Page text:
Stuart Weir is our journalist in Rome for the 2024 European Athletics Championships. This is his piece on two British pole vaulters that he has interviewed many times, who are in different places in their careers. 

A tale of two pole-vaulters

It was a qualification for the women’s pole vault.  To make the final, the requirement was 4.55, or the top 12. Molly Caudery, World Indoor Champion, came out, did her warm-up drill, and waited.  The bar started at 4.10, 4.25 and then 4.40.  Molly waited. 29 vaulters were divided into two pools on parallel runways.  Molly’s pool saw 50 vaults before she was ready to take her turn.  At 4.50, Molly stepped up, vaulted, cleared 4.50, and went back to the hotel for lunch.  Job done.

Holly Bradshaw was in the other pool.  At the Tokyo Olympics, Holly took a bronze medal.  Since then, the journey has been difficult.  In the warm-up in Oregon for the 2022 World Championship, a pole snapped.  She fell awkwardly, and that was her season over.

MANCHESTER, ENGLAND – JUNE 26: Holly Bradshaw of Blackburn celebrates after setting the new national record during the Women’s Pole Vault Final on Day Two of the Muller British Athletics Championships at Manchester Regional Arena on June 26, 2021, in Manchester, England. (Photo by Ashley Allen/Getty Images)

In 2023, she struggled with a best of 4.61 – her PR is 4.90 – and failed to make the final in Budapest.  This year, she competed just once, which required her to confirm her place in Rome and achieved 4.50. During this difficult period, she also split from her long-term coach, Scott Simpson, and relocated to the North West of England, where she grew up. She is currently self-coached with input from Kate Rooney; she has confirmed that 2024 will definitely be her last season.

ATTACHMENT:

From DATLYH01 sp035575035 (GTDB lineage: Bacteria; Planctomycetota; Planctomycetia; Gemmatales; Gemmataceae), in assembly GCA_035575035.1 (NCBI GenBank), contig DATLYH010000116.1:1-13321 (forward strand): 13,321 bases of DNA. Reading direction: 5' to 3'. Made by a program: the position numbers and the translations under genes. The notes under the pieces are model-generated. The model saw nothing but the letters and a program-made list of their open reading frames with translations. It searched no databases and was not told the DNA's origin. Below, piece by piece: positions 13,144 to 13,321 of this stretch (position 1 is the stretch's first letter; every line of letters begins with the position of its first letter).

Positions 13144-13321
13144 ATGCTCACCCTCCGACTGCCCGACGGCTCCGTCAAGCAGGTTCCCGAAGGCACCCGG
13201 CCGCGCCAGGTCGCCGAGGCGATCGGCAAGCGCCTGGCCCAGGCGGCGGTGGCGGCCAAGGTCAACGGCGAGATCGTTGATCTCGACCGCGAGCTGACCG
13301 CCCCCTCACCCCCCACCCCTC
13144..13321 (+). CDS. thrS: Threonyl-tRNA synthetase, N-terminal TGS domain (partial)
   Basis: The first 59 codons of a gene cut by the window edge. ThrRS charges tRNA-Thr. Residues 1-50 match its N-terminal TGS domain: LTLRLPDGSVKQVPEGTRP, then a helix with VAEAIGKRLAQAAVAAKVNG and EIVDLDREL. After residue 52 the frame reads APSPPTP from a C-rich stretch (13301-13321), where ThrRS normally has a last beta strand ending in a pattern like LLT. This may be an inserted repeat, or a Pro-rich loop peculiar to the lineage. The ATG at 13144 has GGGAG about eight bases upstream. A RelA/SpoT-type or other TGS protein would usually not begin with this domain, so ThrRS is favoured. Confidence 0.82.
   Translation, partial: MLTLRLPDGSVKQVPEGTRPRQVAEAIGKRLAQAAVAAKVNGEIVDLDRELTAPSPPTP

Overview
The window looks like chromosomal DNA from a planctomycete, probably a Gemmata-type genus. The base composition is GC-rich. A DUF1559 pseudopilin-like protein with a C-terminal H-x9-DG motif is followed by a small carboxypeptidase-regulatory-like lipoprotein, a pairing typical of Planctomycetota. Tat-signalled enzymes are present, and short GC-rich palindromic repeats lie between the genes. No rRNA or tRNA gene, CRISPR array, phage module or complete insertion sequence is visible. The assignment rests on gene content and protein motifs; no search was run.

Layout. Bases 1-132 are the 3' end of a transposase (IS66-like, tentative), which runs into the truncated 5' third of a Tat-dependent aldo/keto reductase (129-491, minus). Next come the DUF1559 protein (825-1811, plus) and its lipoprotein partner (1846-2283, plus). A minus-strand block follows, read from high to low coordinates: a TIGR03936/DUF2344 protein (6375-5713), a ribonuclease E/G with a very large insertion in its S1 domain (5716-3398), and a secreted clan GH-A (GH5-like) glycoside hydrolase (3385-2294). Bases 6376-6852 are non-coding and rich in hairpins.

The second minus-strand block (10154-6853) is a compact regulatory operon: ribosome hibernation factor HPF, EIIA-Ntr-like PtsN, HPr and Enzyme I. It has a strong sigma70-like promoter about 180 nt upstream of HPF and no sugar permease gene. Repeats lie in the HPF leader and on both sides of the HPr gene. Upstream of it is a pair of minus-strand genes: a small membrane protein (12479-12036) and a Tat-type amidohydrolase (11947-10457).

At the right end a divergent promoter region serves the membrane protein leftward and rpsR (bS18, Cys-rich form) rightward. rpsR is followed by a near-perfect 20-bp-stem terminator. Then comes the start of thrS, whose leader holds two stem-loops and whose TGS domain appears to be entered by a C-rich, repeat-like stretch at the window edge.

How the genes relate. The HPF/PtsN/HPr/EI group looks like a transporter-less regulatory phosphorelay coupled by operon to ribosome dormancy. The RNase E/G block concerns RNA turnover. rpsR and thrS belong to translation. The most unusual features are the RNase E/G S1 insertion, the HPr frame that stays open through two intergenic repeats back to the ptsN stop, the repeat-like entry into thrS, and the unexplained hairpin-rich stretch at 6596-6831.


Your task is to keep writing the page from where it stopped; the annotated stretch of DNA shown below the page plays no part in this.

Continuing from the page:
Her post-competition comments were: “I have been struggling with my Achilles a little, but my Achilles felt good. On the warm-up track, I put my back out. I did it three weeks ago, and I just got rid of it. But today I was literally doing an innocuous jump and I put my back out and I was like ‘oh great’. I didn’t have a lot of confidence in the warm-up; I had a lot of run-throughs because it was going into extension.  As I am coming to the end of my career, I am having thoughts like what if I really hurt myself, what if I hurt my back and I can’t play with my kids. I struggled a bit on warm-up, but then I did get going. I was on a pole that was too small to clear the bar. It is crap, but I’m trying not to live in the minute; I’m looking at the bigger picture”.

This is Molly Caudery. She has just won the world indoor title in the pole vault. Molly delivered at WIC Glasgow 2024, photo by Martin Bateman

Molly is in the opposite stage of her career.  It is just taking off – World Indoor champion and five vaults of 4.80 or higher this year.  She commented: “As pole vaulters, we always expect that (a long wait), but you know the weather is lovely, so it isn’t too bad! I’ve got ice towels and ice packs just to put round my neck to keep nice and cool out there, I just stay in the shade as much as possible and not move around too much. Simple things, really. I was really, really happy to save some energy and do one jump and have my best preparation for the final”.

Already, the 24-year-old Scott Simpson coached athlete looks the one to beat – if you can.

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